@Duckles Yup, I was like WHOA THAT'S A BIG WAGE GAP.
@@fo I will never, ever pay that much for a cold generic sandwich on nondescript bread.
I think it helps to categorize dining out as fun/leisure/discretionary rather than food (which, for me, is only groceries). The difference in price between dining and groceries means that dining a) won't fit in the food budget and b) won't displace enough food to lower the food budget. So the choice isn't really between dining out and eating in. It's between what to do/buy for fun. Easier just to keep it separate.
Interesting. In Canada, CRA (our IRS) can deem you as married for the purposes of taxation. With equal marriage etc, it'll be interesting to see how this can possibly be applied to roommates etc. http://www.cra-arc.gc.ca/bnfts/vldtn/menu-eng.html
Inertia is SOOOO hard to overcome! You should go for it! Haha the difference between a hovel and happiness is not washing your dishes in a bucket! If you've been good with that for so long, I think a kitchenette will do you just fine.
$55 for s sweatshirt? /blanches Unfortunately, I don't have any Uniqlo's nearby. I'm due for a major clothes shop because I tend to buy everything and wear it until it wears out all at the same time (usually a couple of years).
Inspiring! So glad it went well and worked out well.
Ok, so this helps. Basically, the answer is "do nothing till you have more details". 8k isn't a lot to fall back on should you have to find yourself a place to live. It doesn't sound like your parents would want you to undergo hardship so they should understand. On a more tough-love note: If you are a graduate with no student debt and aren't paying rent and you've only managed to save 2.5k/year (emergencies happen!), you might need to examine your earning/spending. It sounds like you might need to follow that free rent to Florida with your parents - 2.5k isn't close to covering a year's rent!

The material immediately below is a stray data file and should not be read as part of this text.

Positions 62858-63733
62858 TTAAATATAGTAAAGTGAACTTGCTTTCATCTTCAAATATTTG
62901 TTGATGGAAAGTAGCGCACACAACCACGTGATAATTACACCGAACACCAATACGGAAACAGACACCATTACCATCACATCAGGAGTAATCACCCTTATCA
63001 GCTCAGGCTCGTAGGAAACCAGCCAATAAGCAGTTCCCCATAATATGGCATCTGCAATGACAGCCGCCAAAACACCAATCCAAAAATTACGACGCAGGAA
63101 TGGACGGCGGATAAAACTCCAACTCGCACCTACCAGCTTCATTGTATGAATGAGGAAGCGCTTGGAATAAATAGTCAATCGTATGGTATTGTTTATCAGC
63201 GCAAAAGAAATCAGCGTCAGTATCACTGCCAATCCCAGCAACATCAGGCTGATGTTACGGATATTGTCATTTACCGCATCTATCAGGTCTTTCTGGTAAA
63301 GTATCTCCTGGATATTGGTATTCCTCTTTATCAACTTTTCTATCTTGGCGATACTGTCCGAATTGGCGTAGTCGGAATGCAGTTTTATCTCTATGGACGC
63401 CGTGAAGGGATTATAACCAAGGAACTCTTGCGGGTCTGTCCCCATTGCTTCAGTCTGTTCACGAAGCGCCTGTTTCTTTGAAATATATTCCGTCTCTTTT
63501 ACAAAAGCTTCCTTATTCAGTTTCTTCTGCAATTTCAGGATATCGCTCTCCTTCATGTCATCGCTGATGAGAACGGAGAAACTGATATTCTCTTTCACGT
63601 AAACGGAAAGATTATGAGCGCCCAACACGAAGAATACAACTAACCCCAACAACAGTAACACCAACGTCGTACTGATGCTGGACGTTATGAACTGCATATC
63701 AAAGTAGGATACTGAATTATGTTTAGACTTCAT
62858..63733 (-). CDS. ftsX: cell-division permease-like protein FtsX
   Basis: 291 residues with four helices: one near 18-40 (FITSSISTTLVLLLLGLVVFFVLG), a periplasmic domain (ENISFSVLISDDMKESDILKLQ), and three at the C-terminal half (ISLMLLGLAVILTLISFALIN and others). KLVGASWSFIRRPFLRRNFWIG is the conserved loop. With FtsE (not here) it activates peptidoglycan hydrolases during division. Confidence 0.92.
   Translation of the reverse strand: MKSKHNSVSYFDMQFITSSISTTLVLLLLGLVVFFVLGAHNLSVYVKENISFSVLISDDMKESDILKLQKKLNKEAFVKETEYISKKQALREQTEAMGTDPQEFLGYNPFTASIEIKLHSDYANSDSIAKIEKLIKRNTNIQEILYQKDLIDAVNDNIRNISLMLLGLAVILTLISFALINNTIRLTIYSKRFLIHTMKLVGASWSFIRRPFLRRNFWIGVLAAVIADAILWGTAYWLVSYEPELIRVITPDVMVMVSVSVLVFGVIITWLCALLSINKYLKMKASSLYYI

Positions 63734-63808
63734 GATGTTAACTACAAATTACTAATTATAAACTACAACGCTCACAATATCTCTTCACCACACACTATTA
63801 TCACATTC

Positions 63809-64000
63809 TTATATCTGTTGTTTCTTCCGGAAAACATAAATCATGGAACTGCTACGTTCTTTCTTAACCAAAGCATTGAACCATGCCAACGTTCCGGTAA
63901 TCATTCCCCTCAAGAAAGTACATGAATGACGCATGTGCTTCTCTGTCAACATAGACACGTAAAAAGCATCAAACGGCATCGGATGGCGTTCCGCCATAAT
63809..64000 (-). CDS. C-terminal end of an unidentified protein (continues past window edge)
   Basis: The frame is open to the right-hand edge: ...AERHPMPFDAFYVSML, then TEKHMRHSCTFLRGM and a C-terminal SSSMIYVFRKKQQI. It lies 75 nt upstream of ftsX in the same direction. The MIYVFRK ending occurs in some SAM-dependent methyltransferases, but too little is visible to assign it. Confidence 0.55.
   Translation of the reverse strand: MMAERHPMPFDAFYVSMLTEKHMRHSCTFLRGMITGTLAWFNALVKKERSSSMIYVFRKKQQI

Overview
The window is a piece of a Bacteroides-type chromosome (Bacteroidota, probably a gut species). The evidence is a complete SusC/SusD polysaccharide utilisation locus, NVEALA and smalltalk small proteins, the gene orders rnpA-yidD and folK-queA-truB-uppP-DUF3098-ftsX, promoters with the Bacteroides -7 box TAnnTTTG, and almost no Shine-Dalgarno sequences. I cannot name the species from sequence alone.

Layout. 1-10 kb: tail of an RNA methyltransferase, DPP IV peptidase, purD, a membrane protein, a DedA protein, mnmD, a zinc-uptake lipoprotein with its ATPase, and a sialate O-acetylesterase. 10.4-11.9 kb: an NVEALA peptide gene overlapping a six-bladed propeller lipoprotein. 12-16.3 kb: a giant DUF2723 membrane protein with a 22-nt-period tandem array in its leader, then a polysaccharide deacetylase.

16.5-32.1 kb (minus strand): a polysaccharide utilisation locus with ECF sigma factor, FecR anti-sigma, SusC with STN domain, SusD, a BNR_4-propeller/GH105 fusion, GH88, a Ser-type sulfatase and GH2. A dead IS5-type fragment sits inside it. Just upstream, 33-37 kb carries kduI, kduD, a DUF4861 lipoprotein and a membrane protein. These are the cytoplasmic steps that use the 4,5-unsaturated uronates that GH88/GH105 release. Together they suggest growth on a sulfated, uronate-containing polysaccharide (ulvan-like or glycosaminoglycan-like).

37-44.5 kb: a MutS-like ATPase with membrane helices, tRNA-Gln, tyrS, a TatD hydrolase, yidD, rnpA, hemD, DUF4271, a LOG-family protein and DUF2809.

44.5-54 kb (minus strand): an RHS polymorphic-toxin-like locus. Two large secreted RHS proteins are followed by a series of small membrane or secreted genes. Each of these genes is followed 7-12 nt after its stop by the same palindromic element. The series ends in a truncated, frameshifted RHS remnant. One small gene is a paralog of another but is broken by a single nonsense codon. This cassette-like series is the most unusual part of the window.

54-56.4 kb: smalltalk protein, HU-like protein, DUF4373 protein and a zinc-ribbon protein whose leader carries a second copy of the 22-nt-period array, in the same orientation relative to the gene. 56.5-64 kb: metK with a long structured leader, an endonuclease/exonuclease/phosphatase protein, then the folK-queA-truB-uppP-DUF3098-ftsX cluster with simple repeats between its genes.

I'm pretty precise with my budget - years of practice. My budgeting program (wesabe) has "targets" in a bar graph and I used to log in weekly to see how much I had left in each category. Nowadays, it's so ingrained that I only do it monthly and then yearly. (Grocery budget 2014: $3k, Spent: $3019.90) Also, I kinda carry a float from month-to-month so that if I spend more or less, I can carry it forward mentally. It helps that my budget doesn't have that many major categories - just 6, 2 of which are pretty static (utilities, datacom vs car, food, fun, bigticketfun). I do sub-categories as well, just to keep an idea of the finer division... but I don't track them unless something is going awry - "Why is my Fun spending so high? Oh... spent $400 on subCategory Dining this month!"
>>you may be surprised to learn that the biggest supplier of U.S. oil imports is — Canada. Second on the list is Mexico. Less than half the oil imported by the U.S. comes from OPEC. Something is strangely vague about the math in this article - there's no source link in the article that appears to explain it. OPEC's "less than half" implies "close to half" (otherwise, they could strengthen their point by just saying/estimating even lower or giving a direct percentage). But if Canada and Mexico are larger, then they should also be "close to half". That takes us over 100%. TLDR: estimations without numbers are useless and shouldn't be reported that way on economics/science articles! ETA: and even though posts like this are held to a lower standard, here's an actual link: http://www.eia.gov/tools/faqs/faq.cfm?id=727&t=6 So I feel like there's some agenda there because: OPEC (35%) + Persian Gulf (25%) = 55% but the Persian Gulf is conveniently not mentioned. Canada (37%) is just barely above OPEC, but I think that is obscured by the "we get a lot of our oil from North America!" tone of the article. And Mexico is only at 9%, so that's an outright falsehood. Crude oil stats appear similar (but didn't list by percentage, only barrels and I didn't feel like doing the math): http://www.eia.gov/dnav/pet/pet_move_impcus_a2_nus_epc0_im0_mbblpd_a.htm